be not rung without proper cause. (Canon lxxxviii. See above, article Bells.) They have only the custody of the church under the minister; if he refuse access to the church on fitting occasions, complaint must be made to a higher authority. (3 Hag. 173.) They cannot obstruct or prohibit the form of singing, for even if the minister introduces any irregularity, they cannot interfere, their duty is to complain to the ordinary of his conduct. But if anything like grossly offensive conduct arising from natural infirmity or irregular habits were to arise, they may be justified in interfering, and indeed so would any private person. (1 Hag. Con. 174.) As soon as a church warden ceases to inhabit the parish, his place must be supplied. (1 Hag. Con. 383.) Churchwardens, without consent of vestry, cannot dispose of any goods belonging to the church. (Wats. c. 39 ; 1 Burn. E. L. 376.) The usual mode of removing a church warden is by complaint to the ordinary. (Prid. 71.) They may also be proceeded against in the ecclesiastical court, for neglect of duty. (1 Sid. 281.)
CHURCUYARD. The freehold is in the minister, whether he be rector or vicar, (Cro. Jac. 307; Hob. 69; 1 Curt. 260), or perpetual curate, according as the cure of souls belongs to one or other of these ecclesiastical
persons. “The soil and freehold of the church and churchyard belong to the parson.” (2 Cro. 367; Com. Dig. Articl. Eglise, Geo. I.) Generally speaking, no person has a right to erect a headstone, monument, or other memorial, in the church or churchyard, without the consent of the parson, Nor, when one is erected, has the parson a right to remove a tombstone in a churchyard, the property of which remains in the person who erected it. (3 Bing. 139.) The freehold of the churchyard being in the minister, the feed and trees growing in it also belong to him.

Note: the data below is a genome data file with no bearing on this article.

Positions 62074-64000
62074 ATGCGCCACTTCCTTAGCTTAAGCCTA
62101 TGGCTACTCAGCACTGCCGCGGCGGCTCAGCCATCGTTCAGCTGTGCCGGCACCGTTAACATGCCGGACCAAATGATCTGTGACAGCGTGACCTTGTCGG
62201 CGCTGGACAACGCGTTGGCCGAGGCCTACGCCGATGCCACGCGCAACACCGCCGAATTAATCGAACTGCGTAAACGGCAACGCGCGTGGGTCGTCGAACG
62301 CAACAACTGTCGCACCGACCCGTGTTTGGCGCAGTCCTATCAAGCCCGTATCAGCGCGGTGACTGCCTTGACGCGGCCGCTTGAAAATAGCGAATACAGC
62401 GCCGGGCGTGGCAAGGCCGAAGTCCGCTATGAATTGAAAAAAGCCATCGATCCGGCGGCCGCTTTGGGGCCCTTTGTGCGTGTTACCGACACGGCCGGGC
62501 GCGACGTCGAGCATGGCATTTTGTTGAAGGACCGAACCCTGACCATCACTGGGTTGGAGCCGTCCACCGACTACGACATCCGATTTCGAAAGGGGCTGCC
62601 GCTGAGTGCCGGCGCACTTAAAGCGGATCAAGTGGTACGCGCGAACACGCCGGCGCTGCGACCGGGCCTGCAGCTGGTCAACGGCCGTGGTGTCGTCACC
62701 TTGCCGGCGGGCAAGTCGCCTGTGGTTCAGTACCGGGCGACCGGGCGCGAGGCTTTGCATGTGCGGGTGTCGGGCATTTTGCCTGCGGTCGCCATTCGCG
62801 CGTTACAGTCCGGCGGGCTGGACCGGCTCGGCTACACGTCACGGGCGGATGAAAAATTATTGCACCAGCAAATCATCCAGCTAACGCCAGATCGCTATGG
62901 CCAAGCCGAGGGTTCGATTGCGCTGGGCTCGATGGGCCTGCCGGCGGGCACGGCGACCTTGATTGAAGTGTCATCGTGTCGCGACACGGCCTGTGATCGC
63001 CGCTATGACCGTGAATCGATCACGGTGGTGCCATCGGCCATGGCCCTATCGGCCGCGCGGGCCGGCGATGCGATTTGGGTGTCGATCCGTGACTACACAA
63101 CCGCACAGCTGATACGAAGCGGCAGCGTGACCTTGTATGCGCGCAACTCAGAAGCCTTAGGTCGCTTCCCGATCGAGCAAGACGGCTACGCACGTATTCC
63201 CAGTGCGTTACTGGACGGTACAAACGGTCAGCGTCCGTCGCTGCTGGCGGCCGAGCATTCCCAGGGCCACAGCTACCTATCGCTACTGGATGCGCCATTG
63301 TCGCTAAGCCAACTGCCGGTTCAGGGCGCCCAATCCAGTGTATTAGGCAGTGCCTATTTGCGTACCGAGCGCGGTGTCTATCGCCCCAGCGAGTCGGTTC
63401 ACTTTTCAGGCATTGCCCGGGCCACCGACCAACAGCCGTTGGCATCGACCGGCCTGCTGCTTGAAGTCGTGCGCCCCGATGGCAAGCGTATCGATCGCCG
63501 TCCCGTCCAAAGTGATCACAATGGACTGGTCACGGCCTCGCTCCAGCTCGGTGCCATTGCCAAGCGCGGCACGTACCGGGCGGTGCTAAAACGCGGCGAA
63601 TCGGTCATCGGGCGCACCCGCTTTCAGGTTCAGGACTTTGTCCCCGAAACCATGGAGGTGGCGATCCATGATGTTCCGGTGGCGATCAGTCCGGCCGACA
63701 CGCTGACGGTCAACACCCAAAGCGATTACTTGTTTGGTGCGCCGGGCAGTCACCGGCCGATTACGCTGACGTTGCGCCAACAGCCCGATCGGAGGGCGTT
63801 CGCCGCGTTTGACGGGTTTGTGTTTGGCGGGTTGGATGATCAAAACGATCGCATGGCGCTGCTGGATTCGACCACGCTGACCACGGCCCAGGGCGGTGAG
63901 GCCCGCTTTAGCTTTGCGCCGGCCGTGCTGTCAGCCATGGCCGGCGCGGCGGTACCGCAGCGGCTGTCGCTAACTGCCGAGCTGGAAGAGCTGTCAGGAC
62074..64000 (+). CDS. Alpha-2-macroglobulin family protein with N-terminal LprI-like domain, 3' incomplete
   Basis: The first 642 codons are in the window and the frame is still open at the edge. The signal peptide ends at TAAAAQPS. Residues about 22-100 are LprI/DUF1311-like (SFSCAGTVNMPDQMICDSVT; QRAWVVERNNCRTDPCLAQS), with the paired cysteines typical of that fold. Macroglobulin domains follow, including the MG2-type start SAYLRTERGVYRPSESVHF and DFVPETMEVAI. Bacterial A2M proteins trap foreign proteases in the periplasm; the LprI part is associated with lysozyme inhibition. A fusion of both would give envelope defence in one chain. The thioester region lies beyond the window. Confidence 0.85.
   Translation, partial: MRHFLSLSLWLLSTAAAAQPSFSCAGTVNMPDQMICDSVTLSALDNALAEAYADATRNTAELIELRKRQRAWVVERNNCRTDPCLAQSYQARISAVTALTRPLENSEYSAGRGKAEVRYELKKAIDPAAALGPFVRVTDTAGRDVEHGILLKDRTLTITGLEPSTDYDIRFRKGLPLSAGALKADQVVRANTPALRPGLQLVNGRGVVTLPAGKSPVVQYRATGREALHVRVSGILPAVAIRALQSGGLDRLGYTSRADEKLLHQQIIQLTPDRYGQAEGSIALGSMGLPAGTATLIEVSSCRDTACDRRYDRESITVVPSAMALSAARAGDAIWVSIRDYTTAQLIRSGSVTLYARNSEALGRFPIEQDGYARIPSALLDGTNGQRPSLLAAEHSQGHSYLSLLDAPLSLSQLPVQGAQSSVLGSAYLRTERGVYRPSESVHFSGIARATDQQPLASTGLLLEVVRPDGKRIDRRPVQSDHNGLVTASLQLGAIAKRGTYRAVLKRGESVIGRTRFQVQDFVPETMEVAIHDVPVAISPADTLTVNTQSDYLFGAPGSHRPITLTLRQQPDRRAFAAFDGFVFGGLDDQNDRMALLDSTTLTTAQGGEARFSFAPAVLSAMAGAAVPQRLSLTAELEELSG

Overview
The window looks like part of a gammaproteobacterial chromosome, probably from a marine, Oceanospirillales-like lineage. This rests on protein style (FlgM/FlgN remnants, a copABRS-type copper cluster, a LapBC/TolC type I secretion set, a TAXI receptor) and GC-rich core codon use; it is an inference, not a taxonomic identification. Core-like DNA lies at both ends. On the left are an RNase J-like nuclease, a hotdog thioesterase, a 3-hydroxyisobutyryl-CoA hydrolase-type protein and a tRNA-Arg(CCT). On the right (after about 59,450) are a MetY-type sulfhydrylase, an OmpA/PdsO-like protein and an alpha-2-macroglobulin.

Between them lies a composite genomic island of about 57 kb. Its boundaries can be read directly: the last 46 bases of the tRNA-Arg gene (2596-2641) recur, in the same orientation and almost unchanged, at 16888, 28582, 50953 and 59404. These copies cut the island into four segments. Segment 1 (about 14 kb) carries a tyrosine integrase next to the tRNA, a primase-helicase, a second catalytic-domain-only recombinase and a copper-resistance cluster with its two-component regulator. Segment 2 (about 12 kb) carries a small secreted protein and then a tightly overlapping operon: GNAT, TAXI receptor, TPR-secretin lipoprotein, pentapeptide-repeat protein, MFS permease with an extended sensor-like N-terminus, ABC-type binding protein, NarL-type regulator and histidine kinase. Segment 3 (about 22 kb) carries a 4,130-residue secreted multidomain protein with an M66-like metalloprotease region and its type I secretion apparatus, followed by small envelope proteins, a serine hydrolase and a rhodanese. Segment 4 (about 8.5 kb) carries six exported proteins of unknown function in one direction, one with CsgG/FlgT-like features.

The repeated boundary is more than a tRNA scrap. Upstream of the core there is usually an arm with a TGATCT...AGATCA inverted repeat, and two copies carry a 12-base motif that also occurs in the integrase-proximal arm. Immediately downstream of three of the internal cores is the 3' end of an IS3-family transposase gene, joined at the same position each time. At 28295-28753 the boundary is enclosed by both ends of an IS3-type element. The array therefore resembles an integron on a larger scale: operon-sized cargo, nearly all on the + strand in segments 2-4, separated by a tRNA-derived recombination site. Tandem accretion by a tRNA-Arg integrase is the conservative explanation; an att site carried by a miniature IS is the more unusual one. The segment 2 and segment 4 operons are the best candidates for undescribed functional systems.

A rector may cut down timber for the repairs of the parsonage or chancel, but not for any common purpose. He may cut timber for repairing pews that belong to the rectory, and is also entitled to votes for repairing the buildings of the parsonage. (2 Atk. 207.) If there be both rector and vicar, it may be doubted to which of them the trees or grass of the churchyard belongs. But it seems they shall belong to the rector, unless in the endowment of the vicarage it shall be otherwise assigned. (Lindw. 267.) But if the rector be a layman, the vicar has the right. (See above.) No one can make a private door into the churchyard without consent of the minister, whose freehold it is, and a faculty also from the bishop. (1 Burn's E. L.; Cade v. Newnham, 3 Phill. 90.) Neither the church wardens nor the rector can make a new path without a faculty. (Walter v. Montague and Lamprell, 3 Phill. 90.)
Case touching Churchyard, &c. QUESTIONS :
1. In whom, by the law of England, is the freehold of the churchyard vested in those parishes where the incumbent minister is vicar or perpetual curate ?